6. Li, Chol-Won, 2000. "Growth and Output Fluctuations," Scottish Journal of Political Economy, Scottish Economic Society, Scottish Economic Society, vol. 47(2), pages 95-113, May.
  7. Acemoglu, Daron, 2002. "Directed Technical Change," Review of Economic Studies, Wiley Blackwell, Wiley Blackwell, vol. 69(4), pages 781-809, October.
  8. Caballero, Ricardo J & Hammour, Mohamad L, 1994. "The Cleansing Effect of Recessions," American Economic Review, American Economic Association, American Economic Association, vol. 84(5), pages 1350-68, December.
  9. David H. Autor & Lawrence F. Katz & Alan B. Krueger, 1997. "Computing Inequality: Have Computers Changed the Labor Market?," NBER Working Papers 5956, National Bureau of Economic Research, Inc.
  10. Galor, O. & Tsiddon, D., 1996. "Technological Progress, Mobility and Economic Growth," Papers, Tel Aviv 13-96, Tel Aviv.
  11. Timothy F. Bresnahan & Erik Brynjolfsson & Lorin M. Hitt, 1999. "Information Technology, Workplace Organization and the Demand for Skilled Labor: Firm-Level Evidence," NBER Working Papers 7136, National Bureau of Economic Research, Inc.
  12. Claudia Goldin & Robert A. Margo, 1991. "The Great Compression: The Wage Structure in the United States at Mid- Century," NBER Working Papers 3817, National Bureau of Economic Research, Inc.
  13. Claudia Goldin & Lawrence F. Katz, 1999. "The Returns to Skill in the United States across the Twentieth Century," NBER Working Papers 7126, National Bureau of Economic Research, Inc.
  14. Claudia Goldin & Lawrence F. Katz, 1996. "The Origins of Technology-Skill Complementarity," NBER Working Papers 5657, National Bureau of Economic Research, Inc.
  15. Francesco Caselli, 1999. "Technological Revolutions," American Economic Review, American Economic Association, American Economic Association, vol. 89(1), pages 78-102, March.
  16. Aghion, Philippe & Howitt, Peter, 1992. "A Model of Growth Through Creative Destruction," Scholarly Articles 12490578, Harvard University Department of Economics.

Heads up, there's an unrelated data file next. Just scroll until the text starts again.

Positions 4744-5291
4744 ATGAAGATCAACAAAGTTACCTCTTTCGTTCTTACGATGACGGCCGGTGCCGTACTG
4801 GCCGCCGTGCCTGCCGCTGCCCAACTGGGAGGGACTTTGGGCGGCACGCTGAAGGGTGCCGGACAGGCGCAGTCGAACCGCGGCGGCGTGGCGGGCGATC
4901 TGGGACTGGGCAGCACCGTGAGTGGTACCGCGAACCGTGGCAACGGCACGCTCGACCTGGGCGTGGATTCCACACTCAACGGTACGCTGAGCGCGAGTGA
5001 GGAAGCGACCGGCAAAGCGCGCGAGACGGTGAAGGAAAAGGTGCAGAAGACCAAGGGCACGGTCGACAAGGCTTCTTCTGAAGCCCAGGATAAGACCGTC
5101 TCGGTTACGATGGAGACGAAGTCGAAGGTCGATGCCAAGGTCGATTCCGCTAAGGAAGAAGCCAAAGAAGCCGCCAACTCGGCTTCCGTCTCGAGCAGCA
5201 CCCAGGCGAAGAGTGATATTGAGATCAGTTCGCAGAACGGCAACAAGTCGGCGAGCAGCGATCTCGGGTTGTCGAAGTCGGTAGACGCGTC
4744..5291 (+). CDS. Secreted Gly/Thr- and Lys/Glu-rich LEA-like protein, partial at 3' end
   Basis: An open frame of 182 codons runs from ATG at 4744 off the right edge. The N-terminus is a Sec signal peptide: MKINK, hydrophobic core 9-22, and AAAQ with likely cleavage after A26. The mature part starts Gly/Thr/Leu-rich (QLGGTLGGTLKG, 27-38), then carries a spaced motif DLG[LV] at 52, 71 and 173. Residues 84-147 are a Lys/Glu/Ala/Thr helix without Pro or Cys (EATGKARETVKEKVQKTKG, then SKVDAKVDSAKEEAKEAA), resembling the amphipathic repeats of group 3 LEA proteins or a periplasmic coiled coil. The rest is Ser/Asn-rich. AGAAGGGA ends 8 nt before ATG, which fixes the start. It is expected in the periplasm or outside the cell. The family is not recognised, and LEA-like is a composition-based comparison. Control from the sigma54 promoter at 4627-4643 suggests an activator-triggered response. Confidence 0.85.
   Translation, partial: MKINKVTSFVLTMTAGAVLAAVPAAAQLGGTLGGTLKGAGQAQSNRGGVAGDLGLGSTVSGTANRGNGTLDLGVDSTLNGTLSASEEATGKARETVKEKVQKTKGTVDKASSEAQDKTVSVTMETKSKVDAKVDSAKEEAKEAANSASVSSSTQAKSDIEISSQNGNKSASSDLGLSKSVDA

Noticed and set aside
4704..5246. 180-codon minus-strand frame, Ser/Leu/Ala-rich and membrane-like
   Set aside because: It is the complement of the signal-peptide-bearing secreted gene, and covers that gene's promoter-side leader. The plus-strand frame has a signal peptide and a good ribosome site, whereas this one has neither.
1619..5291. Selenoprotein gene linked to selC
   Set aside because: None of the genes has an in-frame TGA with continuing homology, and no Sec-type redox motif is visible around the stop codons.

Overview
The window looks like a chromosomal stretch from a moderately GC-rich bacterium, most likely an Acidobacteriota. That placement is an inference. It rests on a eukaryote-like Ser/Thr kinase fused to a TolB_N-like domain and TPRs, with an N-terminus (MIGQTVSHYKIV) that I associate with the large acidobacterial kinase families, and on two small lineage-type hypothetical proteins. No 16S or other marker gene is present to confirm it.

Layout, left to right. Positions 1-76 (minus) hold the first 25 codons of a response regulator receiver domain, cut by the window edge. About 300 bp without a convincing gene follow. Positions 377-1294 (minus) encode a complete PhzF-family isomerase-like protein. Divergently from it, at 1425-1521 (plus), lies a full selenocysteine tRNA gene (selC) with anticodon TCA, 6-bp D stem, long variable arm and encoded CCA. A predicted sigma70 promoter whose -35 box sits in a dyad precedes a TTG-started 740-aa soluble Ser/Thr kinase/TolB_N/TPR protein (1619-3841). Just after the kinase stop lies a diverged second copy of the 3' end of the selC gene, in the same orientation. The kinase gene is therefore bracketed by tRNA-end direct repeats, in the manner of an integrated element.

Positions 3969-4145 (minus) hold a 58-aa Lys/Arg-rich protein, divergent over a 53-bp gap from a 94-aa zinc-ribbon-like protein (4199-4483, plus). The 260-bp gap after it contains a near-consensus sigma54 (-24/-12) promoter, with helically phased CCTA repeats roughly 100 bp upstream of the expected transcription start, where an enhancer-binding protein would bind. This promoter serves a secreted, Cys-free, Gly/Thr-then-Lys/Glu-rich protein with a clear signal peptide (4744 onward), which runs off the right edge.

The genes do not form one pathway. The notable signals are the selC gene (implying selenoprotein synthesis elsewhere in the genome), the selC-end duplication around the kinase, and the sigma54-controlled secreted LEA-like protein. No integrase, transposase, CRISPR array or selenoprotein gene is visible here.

Full references (including those not matched with items on IDEAS)

Citations

Citations are extracted by the CitEc Project, subscribe to its RSS feed for this item.
as in new window

Cited by:
  1. Patricia Crifo, 2008. "Skill Supply and Biased technical change," Post-Print, HAL hal-00243031, HAL.
  2. Linnea Polgreen & Pedro Silos, 2005. "Capital-skill complementarity and inequality: a sensitivity analysis," Working Paper, Federal Reserve Bank of Atlanta 2005-20, Federal Reserve Bank of Atlanta.

Lists

This item is not listed on Wikipedia, on a reading list or among the top items on IDEAS.

Statistics

Access and download statistics

Corrections

When requesting a correction, please mention this item's handle: RePEc:red:issued:v:7:y:2004:i:1:p:157-180. See general information about how to correct material in RePEc.

For technical questions regarding this item, or to correct its authors, title, abstract, bibliographic or download information, contact: (Christian Zimmermann).

If you have authored this item and are not yet registered with RePEc, we encourage you to do it here. This allows to link your profile to this item. It also allows you to accept potential citations to this item that we are uncertain about.

If references are entirely missing, you can add them using this form.

If the full references list an item that is present in RePEc, but the system did not link to it, you can help with this form.

If you know of missing items citing this one, you can help us creating those links by adding the relevant references in the same way as above, for each refering item. If you are a registered author of this item, you may also want to check the "citations" tab in your profile, as there may be some citations waiting for confirmation.

Please note that corrections may take a couple of weeks to filter through the various RePEc services.